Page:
Magrina JF, Stanhope CR, Weaver AL. Pelvic exenterations: supralevator, infralevator, and with vulvectomy. Gynecol Oncol. 1997;64(1):130–5.CrossRefPubMedGoogle Scholar
  9. 9.
    Chalmers D, Cusano A, Haddock P, et al. Are preexisting retinal and central nervous system-related comorbidities risk factors for complications following robotic-assisted laparoscopic prostatectomy? Int Braz J Urol. 2015;41(4):661–8. Scholar
  10. 10.
    Morrow CP, Curtin JP. Gynecologic cancer surgery. 1st ed. New York: Churchill Livingstone; 1996. p. 534–77.Google Scholar
  11. 11.
    Pedersen J, Song DH, Selber JC. Robotic, intraperitoneal harvest of the rectus abdominis muscle. Plast Reconstr Surg. 2014;134(5):1057–63. Scholar
  12. 12.
    Rutledge FN, Smith JP, Wharton JT, et al. Pelvic exenteration: analysis of 296 patients. Am J Obstet Gynecol. 1977;129(8):8811–92.CrossRefGoogle Scholar
  13. 13.
    Morley GW, Hopkins MP, Lindenauer SM, et al. Pelvic exenteration, University of Michigan: 100 patients at 5 years. Obstet Gynecol. 1989;74(6):934–43.PubMedGoogle Scholar
  14. 14.
    Goldberg GL, Sukumvanich P, Einstein MH, et al. Total pelvic exenteration: the Albert Einstein College of Medicine/Montefiore Medical Center experience (1987 to 2003). Gynecol Oncol. 2006;101(2):261–8.CrossRefPubMedGoogle Scholar
  15. 15.
    Ramamurthy R, Durainpandian A. Morbidity and outcome of pelvic exenteration in locally advanced pelvic malignancies. Indian J Surg Oncol. 2012;3(3):231–5. Scholar
  16. 16.
    Maggino A, Roviglione G, Landoni F, et al. Pelvic exenteration: ten-year experience at the European Institute of Oncology in Milan. Gynecol Oncol. 2009;114(1):64–8. Scholar
  17. 17.
    Jäger L, Nilsson PJ, Rådestad AF. Pelvic exenteration for recurrent gynecologic malignancy: a study of 28 consecutive patients at a single institution. Int J Gynecol Cancer. 2013;23(4):755–62. Scholar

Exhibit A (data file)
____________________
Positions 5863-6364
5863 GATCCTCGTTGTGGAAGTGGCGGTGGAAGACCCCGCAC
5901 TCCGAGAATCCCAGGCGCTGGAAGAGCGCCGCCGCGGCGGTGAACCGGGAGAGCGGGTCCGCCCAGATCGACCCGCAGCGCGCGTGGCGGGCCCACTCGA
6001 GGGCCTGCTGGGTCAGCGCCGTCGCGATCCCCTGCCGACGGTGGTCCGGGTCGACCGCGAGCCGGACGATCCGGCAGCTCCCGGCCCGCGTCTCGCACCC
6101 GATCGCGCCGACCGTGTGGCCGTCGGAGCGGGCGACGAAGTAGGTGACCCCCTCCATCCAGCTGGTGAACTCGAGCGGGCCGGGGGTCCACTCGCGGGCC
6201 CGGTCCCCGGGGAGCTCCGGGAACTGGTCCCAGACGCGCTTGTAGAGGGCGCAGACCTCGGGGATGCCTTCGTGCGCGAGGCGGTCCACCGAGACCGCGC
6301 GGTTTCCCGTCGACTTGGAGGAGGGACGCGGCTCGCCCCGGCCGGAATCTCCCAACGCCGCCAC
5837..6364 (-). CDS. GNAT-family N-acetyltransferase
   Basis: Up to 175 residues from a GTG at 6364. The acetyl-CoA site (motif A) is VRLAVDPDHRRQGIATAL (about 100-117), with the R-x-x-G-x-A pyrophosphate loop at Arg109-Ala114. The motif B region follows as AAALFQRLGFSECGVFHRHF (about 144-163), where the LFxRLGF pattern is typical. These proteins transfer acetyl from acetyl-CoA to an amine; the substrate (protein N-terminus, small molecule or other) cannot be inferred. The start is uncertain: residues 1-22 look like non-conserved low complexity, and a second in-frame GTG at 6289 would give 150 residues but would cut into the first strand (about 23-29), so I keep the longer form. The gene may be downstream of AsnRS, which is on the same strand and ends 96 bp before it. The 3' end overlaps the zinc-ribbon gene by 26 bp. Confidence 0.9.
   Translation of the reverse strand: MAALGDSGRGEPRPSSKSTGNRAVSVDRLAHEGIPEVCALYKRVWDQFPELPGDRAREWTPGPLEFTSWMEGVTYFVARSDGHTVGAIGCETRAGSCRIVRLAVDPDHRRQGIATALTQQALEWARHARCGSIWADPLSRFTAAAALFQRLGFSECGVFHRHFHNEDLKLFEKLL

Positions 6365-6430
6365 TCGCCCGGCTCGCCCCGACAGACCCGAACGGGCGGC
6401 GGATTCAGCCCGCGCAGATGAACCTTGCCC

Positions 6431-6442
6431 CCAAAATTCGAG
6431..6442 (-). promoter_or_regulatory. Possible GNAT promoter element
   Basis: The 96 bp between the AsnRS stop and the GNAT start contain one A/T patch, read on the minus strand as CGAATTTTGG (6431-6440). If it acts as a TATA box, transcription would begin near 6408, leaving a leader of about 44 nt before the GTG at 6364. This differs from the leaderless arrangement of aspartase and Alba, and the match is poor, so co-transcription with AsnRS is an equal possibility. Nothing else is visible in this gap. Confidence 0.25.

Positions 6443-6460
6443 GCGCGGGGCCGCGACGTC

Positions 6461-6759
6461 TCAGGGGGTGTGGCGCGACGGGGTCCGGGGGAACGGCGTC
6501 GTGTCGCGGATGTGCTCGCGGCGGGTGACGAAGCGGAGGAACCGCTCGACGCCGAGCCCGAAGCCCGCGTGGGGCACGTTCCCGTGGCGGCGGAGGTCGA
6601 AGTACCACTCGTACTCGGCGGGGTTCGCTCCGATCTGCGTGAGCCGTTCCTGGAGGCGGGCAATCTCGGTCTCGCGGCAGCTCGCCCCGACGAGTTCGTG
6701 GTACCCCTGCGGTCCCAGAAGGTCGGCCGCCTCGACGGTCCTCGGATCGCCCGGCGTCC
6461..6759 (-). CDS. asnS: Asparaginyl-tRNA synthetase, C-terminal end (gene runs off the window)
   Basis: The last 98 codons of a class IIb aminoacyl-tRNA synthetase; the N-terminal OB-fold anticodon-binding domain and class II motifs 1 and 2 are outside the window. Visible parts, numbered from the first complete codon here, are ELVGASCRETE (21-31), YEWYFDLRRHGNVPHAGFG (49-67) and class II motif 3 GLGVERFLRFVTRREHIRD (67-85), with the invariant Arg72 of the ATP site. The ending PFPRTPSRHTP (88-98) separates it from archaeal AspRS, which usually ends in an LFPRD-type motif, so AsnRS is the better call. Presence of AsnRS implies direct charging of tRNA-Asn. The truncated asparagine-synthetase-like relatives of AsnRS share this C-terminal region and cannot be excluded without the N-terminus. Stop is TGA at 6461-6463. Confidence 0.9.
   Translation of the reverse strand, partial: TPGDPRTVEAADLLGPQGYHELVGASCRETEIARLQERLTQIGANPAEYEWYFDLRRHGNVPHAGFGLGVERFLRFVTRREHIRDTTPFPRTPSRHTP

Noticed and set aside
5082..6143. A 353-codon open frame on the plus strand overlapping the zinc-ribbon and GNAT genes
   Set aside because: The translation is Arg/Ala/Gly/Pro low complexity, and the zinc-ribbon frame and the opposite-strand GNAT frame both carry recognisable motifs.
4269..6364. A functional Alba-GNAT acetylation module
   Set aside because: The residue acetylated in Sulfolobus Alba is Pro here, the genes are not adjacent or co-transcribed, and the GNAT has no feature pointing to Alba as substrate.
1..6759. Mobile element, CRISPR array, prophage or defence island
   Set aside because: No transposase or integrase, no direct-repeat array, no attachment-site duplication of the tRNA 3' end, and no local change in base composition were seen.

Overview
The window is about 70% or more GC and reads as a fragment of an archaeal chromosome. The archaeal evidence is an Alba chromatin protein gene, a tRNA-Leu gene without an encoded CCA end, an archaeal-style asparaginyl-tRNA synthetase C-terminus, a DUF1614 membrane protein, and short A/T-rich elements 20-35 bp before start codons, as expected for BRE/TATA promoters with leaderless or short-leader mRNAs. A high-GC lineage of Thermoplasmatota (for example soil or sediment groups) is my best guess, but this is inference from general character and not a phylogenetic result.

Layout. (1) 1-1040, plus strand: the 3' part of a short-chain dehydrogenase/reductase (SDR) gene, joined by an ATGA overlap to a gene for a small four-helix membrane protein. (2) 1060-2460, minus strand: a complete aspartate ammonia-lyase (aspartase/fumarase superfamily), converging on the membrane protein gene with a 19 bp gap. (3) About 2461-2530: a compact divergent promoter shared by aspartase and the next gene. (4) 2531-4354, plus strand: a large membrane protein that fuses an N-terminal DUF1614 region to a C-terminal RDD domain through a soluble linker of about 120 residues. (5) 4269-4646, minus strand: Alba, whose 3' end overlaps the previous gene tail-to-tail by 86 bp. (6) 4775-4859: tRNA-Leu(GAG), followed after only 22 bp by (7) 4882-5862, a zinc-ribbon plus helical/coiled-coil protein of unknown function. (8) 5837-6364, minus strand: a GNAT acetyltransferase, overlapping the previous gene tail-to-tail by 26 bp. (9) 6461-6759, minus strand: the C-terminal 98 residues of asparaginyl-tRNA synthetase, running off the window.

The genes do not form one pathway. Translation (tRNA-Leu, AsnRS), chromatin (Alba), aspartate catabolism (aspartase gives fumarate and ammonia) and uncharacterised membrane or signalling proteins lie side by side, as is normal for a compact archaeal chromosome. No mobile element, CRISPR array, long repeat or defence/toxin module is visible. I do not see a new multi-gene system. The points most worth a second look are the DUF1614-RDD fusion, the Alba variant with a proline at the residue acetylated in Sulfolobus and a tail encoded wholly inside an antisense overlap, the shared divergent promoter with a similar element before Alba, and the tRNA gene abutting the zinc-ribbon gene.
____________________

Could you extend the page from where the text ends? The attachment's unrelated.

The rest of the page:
18. 18.
    Petruzziello A, Kondo W, Hatschback SB, et al. Surgical results of pelvic exenteration in the treatment of gynecologic cancer. World J Surg Oncol. 2014;12:279. Scholar
  19. 19.
    Moreno-Palacios E, Diestro MD, De Santiago J, et al. Pelvic exenteration in gynecologic cancer: La Paz University Hospital experience. Int J Gynecol Cancer. 2015;25(6):1109–13. Scholar
  20. 20.
    Davis MA, Adams S, Eun D, et al. Robotic-assisted laparoscopic exenteration in recurrent cervical cancer robotics improved the surgical experience for 2 women with recurrent cervical cancer. Am J Obstet Gynecol. 2010;202(6):663.e1. Scholar
  21. 21.
    Puntambekar S, Lawande A, Desai R, et al. Initial experience of robotic anterior pelvic exenteration at a single institute. Int J Gynaecol Obstet. 2014;126(1):41–4. Scholar
  22. 22.
    Lim PC, Kang EY (2011) Early experience of robotic pelvic exenteration compared to pelvic exenteration for treatment of gynecological malignancy. In: 17th International meeting of the European Society of Gynecological Oncology, 11–14 September 2011.Google Scholar

Copyright information

© Springer International Publishing AG 2018

Authors and Affiliations

  1. 1.Center of HopeUniversity of Nevada School of MedicineRenoUSA

Personalised recommendations